Profits and Losses in the WNBA

There was a curious article in the Washington Post this week about the financial condition of the Washington Mystics and the WNBA. I’ve read the article a couple of times and still can’t make heads or tails of the conflicting signals it contains.  The Washington Mystics, the WNBA franchise in DC, are owned by Ted Leonsis, who also owns the Wizards of the NBA and Capitals of the NHL.  Leonsis says of the Mystics:

“The franchise is losing money,” he said. “It’s lost money every year that it’s been in existence, but that doesn’t mean it is in dire straits.

“We’ve continued to invest in the business, and we believe in the WNBA. We believe in the franchise. We believe in the fan base. To be frank about it, our expenses have been increasing faster than our revenues so we’ve been losing more money year over year, and that is troublesome for any business.”

So the investment appears to be part of a long run plan to eventually generate profits even though short run losses are generated, right?  Why else would a profit maximizing firm continue to invest in an asset that generates operating losses?  However, the article also points out that the Mystics led the WNBA in attendance for six of its first seven seasons, yet average attendance has declined since 2002, when the team drew more than 16,000 fans per game until last season, when they drew 9,500 fans per game.  Note I’m not referring to tickets sold, because, according to Leonsis, many of the tickets to games in the early days were given away.

Even though attendance has declined, the Mystics last two seasons were the two most successful in franchise history on the court.  How did Lenosis respond to this success?  The team fired the GM and the coach in a move to cut costs.  When asked why this personnel decision was made, Leonsis replied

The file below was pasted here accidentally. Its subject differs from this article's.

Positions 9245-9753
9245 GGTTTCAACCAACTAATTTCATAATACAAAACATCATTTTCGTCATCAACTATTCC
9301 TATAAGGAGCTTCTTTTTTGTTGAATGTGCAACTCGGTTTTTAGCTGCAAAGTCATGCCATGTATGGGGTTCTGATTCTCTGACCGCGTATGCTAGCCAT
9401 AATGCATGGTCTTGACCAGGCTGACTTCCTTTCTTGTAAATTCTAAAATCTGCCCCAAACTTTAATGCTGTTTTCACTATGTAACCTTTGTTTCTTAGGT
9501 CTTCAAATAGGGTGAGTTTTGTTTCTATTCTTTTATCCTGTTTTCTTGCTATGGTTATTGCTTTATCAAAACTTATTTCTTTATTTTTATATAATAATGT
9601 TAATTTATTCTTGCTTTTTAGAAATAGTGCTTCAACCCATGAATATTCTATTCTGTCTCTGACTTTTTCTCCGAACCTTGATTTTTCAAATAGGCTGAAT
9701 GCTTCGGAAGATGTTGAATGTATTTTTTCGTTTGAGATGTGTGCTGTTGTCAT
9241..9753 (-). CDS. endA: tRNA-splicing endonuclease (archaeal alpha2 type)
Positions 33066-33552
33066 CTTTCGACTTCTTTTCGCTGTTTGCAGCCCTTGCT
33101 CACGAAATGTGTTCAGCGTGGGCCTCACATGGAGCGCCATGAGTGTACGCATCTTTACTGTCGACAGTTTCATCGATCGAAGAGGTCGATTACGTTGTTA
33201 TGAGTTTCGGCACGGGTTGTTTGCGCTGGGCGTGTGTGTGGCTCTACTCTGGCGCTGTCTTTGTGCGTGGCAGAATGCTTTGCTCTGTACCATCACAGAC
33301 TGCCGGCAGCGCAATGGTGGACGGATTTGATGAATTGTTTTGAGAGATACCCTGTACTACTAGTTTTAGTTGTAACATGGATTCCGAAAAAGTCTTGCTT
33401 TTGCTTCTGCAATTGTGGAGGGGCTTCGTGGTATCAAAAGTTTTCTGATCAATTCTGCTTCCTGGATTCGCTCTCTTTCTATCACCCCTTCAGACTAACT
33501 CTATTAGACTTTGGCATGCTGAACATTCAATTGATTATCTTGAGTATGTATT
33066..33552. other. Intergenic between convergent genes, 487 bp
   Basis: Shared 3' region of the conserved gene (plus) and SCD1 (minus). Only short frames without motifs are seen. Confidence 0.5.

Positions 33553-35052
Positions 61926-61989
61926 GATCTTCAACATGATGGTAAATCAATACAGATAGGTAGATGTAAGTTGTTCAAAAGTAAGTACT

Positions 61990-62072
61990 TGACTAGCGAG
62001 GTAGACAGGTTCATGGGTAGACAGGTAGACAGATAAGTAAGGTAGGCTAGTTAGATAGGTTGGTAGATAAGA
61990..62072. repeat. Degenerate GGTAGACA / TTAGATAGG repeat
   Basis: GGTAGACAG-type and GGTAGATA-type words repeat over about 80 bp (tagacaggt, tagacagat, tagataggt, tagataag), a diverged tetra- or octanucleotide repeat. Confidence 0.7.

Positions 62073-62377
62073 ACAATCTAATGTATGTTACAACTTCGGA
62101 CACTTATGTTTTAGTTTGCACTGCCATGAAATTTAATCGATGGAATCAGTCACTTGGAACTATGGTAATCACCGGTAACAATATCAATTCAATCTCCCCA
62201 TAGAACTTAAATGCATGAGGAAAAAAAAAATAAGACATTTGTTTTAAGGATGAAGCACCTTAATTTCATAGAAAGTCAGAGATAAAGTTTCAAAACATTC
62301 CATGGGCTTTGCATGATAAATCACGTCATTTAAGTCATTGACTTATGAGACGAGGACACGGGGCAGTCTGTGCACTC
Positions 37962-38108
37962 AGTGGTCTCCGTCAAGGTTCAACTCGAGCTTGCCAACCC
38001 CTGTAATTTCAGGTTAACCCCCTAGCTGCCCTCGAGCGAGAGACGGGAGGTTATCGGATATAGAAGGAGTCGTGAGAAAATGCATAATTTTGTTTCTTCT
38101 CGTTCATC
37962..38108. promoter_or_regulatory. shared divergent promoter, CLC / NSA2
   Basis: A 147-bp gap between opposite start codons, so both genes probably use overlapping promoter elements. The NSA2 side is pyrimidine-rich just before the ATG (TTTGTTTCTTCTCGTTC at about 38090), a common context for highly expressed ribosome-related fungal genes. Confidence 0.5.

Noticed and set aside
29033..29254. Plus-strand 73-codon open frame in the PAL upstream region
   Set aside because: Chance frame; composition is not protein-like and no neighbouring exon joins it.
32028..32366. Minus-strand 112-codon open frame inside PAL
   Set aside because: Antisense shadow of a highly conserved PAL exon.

“I’ve outsourced the leadership and management to the Mystics to Sheila Johnson and Sheila’s acting as the owner and governor,” he said. “This was the decision that she thought best.”

Huh?  That doesn’t sound like an owner who is investing in the team.  Sheila Johnson is the Mystics “managing partner,” so Leonsis is claiming that he is was not involved in key personnel decisions made by the team he owns.

Things are not so bad in other parts of the WNBA.   League-wide attendance has increased steadily over the past four years, and the Connecticut Sun became the first team to turn a profit in league history last season.  The Sun use novel, cutting edge business practices like selling tickets instead of giving them away, and making sensible front office decisions like expanding their ticket sales force.

Ted Leonsis made his fortune at AOL, which could be described as being at the right place at the right time, rather than being a sharp business owner.  Or perhaps running an internet service provider in the dial-up days may not prepare a person to run three professional sports teams.  Or maybe Lenosis has a savvy long-term plan for the Mystics that differs from the rest of the league.  Only time will tell in DC.


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